“It was scary,” said Oleksandr Ryabtsev, 28, who was on his way to work. “I looked up and it was flying over there. You could see that cruise missile. I didn’t even go to work. I went home.”

Prime Minister Shmyhal said that in Kyiv, Zaporizhzhia, Dnipropetrovsk and Kharkiv regions, emergency power cuts were underway.

In the eastern city of Kharkiv, two strikes hit critical infrastructure, authorities said, and the metro stopped working.

Critical infrastructure sites were also hit in the Cherkasy region, southeast of Kyiv. In the Kirovohrad region of central Ukraine, an energy facility was hit. In Vinnytsia, remnants of a missile that was shot down landed on civilian buildings, causing damage but no casualties, according to regional governor Serhii Borzov.

Electricity has been cut in parts of the Ukrainian railway network, Ukrainian Railways reported.

Ukraine has denied responsibility for Saturday’s attack on the Black Sea Fleet, saying Russia mismanaged its own weapons, but Moscow still announced it was retaliating by ending its involvement in the attack. the grain agreement negotiated by the UN and Turkey.

Turkish Defense Minister Hulusi Akar urged his Russian counterpart, Sergei Shoigu, in a phone call on Monday to “reconsider” Moscow’s suspension of its participation in the grain deal, which allowed the export of more than 9 million tons of grain from Ukraine. According to a statement, Akar hailed the agreement as an example of how issues can be resolved through “cooperation and dialogue” and said it was an “entirely humanitarian activity” that should be separated from the conflict.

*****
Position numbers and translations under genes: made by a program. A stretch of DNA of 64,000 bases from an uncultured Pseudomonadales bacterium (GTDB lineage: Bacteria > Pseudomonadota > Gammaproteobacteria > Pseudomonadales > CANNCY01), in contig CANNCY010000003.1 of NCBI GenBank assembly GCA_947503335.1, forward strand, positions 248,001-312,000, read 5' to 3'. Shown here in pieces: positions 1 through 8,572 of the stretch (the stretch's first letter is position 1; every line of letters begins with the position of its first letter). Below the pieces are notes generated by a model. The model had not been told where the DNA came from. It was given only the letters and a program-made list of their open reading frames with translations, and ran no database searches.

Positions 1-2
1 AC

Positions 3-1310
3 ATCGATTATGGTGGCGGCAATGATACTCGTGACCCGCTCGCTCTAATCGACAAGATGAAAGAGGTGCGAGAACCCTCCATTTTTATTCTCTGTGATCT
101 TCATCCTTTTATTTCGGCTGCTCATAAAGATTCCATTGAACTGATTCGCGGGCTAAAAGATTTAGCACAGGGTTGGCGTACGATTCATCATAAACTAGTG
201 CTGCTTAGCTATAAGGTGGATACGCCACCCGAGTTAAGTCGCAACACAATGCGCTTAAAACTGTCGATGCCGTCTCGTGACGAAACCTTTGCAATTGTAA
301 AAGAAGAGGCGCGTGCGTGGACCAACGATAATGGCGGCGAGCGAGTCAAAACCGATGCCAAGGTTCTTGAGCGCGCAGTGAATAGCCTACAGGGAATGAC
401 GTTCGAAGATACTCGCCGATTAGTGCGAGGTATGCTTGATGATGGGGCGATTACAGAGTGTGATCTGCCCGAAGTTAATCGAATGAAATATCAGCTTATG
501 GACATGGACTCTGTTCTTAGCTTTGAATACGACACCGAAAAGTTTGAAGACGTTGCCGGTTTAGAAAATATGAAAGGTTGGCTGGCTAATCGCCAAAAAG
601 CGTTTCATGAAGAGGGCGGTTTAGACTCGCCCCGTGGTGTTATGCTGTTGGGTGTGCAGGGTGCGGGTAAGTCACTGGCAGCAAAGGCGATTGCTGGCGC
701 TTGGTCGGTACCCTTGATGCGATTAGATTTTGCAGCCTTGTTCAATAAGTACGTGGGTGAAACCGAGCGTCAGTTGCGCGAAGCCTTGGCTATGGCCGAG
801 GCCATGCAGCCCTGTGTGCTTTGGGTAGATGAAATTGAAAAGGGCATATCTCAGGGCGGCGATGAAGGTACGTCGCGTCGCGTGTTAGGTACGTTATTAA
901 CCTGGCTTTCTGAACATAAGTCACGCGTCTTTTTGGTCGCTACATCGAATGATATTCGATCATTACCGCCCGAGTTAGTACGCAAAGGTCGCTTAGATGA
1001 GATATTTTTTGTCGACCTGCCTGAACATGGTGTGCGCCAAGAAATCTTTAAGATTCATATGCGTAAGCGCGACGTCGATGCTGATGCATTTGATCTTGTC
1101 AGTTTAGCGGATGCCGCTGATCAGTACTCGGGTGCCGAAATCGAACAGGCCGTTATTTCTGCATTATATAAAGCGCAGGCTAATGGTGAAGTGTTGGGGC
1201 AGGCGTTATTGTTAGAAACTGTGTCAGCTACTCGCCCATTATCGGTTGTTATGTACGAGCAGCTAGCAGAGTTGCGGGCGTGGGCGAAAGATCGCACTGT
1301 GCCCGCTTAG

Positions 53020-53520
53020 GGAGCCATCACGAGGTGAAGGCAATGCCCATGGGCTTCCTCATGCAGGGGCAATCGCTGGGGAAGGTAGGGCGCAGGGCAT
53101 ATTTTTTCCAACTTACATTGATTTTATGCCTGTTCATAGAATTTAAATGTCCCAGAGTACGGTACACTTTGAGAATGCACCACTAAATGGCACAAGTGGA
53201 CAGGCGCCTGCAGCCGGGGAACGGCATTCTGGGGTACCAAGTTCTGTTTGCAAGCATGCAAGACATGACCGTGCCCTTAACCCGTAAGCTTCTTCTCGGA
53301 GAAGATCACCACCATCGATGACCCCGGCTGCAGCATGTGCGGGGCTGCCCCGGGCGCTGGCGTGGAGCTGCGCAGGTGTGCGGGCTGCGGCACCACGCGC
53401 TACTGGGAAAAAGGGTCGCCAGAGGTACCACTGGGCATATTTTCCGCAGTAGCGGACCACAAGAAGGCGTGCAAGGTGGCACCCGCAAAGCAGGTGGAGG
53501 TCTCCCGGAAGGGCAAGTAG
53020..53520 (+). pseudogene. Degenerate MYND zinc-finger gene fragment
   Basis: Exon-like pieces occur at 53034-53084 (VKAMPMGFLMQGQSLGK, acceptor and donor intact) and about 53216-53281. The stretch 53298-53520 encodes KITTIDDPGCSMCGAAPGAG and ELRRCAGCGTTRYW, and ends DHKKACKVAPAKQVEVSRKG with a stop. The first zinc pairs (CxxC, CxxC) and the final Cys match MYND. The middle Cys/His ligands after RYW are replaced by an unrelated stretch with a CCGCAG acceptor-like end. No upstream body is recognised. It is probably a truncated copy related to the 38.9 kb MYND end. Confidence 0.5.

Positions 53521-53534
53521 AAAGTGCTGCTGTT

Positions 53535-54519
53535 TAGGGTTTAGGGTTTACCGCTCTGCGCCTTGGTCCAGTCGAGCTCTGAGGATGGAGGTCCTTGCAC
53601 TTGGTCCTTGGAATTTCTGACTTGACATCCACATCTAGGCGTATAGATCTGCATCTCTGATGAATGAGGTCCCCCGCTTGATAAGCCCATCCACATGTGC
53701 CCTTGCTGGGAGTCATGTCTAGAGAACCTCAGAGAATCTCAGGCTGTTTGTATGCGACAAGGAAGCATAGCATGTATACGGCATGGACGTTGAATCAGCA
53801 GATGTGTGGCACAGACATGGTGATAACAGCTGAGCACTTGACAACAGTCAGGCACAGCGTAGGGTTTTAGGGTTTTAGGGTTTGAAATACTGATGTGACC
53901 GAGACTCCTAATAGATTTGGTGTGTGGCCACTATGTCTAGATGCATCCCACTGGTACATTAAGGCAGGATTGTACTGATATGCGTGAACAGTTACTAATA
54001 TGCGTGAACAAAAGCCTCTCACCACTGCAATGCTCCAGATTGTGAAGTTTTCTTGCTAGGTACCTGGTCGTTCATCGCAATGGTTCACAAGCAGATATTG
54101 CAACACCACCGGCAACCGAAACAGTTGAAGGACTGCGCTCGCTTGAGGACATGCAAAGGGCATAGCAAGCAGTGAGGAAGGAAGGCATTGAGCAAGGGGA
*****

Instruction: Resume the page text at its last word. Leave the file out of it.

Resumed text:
At the United Nations in New York, Martin Griffiths, who leads the UN team facilitating the deal, told the Security Council that Monday’s vessel movements and inspections were undertaken as emergency measures .

UN trade chief Rebeca Grynspan warned the Council that uncertainty surrounding the deal and high global fertilizer prices could turn the current food affordability crisis into “tomorrow’s availability crisis”. and a crisis of enormous proportions”. She said the deals allowed Russia’s wheat exports to triple between July and September and Ukraine’s wheat exports to more than quadruple, driving down food prices.

Monday’s strikes were the third time this month that Russia has launched massive attacks on Ukrainian infrastructure. On October 10, a similar attack rocked the war-torn country following an explosion at the Kerch Bridge linking Crimea to mainland Russia – an incident Moscow blamed on Kyiv.

One of the Russian missiles shot down by Ukraine landed on a Moldovan border town, causing damage but no casualties. The Moldovan Interior Ministry released photos showing a thick plume of smoke rising above the northern town of Naslavcea, on the border with Ukraine, as well as shattered windows.

Another Russian attack hit two tugboats carrying grain barges in the Black Sea port of Ochakiv at the mouth of the Dnieper River in the Mykolaiv region of southern Ukraine, killing at least two service members. crew, Ukrainian news agency Unian reported, citing a Ukrainian military official.

In another development, Russia’s Defense Ministry announced on Monday that it had completed a partial troop mobilization, ostensibly fulfilling a pledge to end the call for 300,000 troops. Some human rights lawyers, however, have warned that only Putin can end the appeal by signing an executive order. The Russian president told reporters he would consult with lawyers to find out whether such a decree was necessary, adding that 41,000 of the reservists have been deployed in combat in Ukraine, including 259,000 in training.


Suzan Fraser in Ankara, Turkey; Karel Janicek in Prague; and Sabina Niksic in Sarajevo, Bosnia, contributed to this report.


Follow AP coverage of the war at https://apnews.com/hub/russia-ukraine


This story has been corrected to show Monday’s strikes were the third major Russian barrage against Ukrainian infrastructure this month, not the second.